Let’s talk a little more about Lola Bensky. Lola, the main heroine of your latest novel is 19 and the novel is set in 1967. Why did you choose this particular year?
It was a time of huge social upheaval; a time when London was swinging, Montreux pop festival was happening … so it was a perfect year to pick in many ways. It was also a year when a lot of rock stars, especially those who died, came to huge public attention. The other very simple reason is that 1967 was the year I spent in London, New York and California working, and that was the year when I interviewed rock stars out of Australia. I was doing it already in Australia but this was first time working out of Australia
Lola is your funniest and deprecating character to date, and you have mixed a lot of humor with some very serious and traumatic experiences from the Holocaust. One could say that this is not an obvious combination. What do you think this adds to your story?
I think what it does; it gives me a break as a writer because I love to make people laugh. It is very satisfying to me to make people laugh as a writer and in my real life. I think that laughter and a sense of humor is my saving grace. It saved me from the lesser parts of myself and I think this is how I see life. The tougher aspect of the book, the historical aspects of the Nazi era, is so much part of me, and always will be it. It shaped me as a person and as a writer. I have a continuous need to write about it and I think I always will. I never actually realized until probably a decade ago how much a part of me it is. It was of course inevitable; you cannot grow up with two people who suffered so much and who lost so many people close to them; it is part of me, it is part of my soul.
The late 1960s was a time known for a lot of amazing talent; many of whom you personally met and interviewed. However, it is equally recognized that many of these extremely creative people were also self-destructive. There is a lot of death in Lola Bensky and yet among all that death there are a few left standing. What made the difference?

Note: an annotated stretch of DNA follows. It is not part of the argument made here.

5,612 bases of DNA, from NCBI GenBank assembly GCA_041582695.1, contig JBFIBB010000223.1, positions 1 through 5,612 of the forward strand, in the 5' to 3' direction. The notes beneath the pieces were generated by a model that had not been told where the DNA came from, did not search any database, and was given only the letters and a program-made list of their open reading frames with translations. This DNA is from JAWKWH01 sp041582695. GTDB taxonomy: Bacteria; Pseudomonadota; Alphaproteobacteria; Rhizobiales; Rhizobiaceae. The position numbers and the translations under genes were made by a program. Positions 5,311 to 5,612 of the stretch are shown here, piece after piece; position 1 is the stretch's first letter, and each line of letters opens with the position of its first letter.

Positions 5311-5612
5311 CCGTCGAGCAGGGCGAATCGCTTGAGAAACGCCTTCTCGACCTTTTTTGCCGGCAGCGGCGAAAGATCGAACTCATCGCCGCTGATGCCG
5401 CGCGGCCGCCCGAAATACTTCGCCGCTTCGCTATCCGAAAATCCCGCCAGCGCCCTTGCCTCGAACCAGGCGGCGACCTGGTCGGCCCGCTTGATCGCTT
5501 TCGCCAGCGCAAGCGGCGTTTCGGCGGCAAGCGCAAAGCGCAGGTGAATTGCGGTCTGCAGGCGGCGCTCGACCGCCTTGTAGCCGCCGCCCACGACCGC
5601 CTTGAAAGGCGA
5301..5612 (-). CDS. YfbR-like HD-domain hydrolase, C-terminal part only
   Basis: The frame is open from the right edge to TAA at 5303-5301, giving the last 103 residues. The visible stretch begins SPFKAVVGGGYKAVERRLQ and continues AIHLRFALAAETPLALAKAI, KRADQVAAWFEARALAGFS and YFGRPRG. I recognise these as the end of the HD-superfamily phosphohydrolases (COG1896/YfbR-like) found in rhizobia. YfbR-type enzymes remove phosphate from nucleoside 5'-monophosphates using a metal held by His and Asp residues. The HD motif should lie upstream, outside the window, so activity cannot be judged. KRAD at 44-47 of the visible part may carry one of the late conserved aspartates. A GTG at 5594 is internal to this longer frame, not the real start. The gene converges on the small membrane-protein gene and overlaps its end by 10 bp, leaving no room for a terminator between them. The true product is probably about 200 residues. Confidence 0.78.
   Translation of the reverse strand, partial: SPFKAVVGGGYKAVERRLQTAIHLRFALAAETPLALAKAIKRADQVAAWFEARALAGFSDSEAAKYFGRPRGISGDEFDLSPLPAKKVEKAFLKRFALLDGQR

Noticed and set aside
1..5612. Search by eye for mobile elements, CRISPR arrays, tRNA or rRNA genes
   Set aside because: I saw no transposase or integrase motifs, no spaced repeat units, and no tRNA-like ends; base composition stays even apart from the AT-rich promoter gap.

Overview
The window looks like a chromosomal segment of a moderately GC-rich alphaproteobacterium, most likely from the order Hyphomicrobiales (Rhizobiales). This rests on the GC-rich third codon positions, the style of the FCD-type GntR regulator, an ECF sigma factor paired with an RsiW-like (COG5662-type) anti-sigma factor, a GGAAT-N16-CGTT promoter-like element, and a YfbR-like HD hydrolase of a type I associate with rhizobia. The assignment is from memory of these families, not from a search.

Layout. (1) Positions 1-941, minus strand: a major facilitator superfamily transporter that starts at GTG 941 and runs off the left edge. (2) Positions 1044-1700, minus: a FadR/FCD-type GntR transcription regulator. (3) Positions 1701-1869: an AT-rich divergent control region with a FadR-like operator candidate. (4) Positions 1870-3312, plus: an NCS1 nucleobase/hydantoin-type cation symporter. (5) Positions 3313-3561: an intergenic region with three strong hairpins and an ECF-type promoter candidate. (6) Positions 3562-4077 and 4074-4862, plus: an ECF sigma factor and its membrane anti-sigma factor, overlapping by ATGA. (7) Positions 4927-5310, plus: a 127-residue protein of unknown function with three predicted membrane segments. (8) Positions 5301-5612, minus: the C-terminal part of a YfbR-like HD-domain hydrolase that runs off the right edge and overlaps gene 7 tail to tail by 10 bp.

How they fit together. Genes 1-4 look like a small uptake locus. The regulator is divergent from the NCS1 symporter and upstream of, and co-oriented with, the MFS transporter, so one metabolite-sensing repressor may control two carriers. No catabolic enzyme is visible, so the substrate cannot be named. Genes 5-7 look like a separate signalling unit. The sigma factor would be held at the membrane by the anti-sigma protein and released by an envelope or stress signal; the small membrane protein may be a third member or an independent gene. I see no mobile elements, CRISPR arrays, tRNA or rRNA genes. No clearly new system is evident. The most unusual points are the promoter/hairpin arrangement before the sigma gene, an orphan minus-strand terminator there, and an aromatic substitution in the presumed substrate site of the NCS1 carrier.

For a start it is a huge relief for me that Mick Jagger is still not only alive but very much alive, doing amazing things in his working life and the same with Cher. It is a huge relief to me to see that people can live through a turbulent era and come out still standing and not only just still standing. Self-destructive, is a very harsh way of looking at them because acquiring sudden fame and wealth is not easy. Suddenly nobody tells you the truth any more. You have more money than you have ever thought you would have and there are drugs everywhere, and that is a fatal combination. I don’t think that any of these people wanted to die, but we are all self-destructive in one way or another. It really is a very complicated question. I don’t really know what it is that makes some people have good lives and some just have a run of bad luck. I really have no idea, and it is hard to generalize. I think that it would be something different for different people and at different times. 1967 was a time of such social upheaval with very little understanding of drugs and alcohol. They were seen as expending your mind rather than being seen as wrecking your mind, and in the end they were a very tragic toll of that era. There was also not a lot of professional help at that time but even today you still see it with all sort of celebrities running in and out of rehab. It is a very hard world to inhabit and I think fame and wealth isolate you in so many ways.
If you had a chance to go back in time and you could put one more question to one of the celebrities of that era whom you have interviewed, what would be that question and who would you pose it to?
It probably wouldn’t be a question. It probably would have been a suggestion. And it would have been a tossup between Janice Joplin and Jimi Hendrix, but probably it would have been Janice Joplin. I would say, please don’t drink and get help, stop taking drugs. She was somebody who was very, very smart but who had an internal struggle she also had huge intelligence and a great sense of humor I was only 19 when I met her but even at 19 I knew that drinking hard liquor out of the bottle in the bag was not a very good idea. I wish that they all could have known it, but if I had to choose one person I say it would have been her.
Finally I would like to ask you if you could you recommend three great books for our members at TheReadingRoom.com
Lily Brett, thank you for being so generous with your answers and time.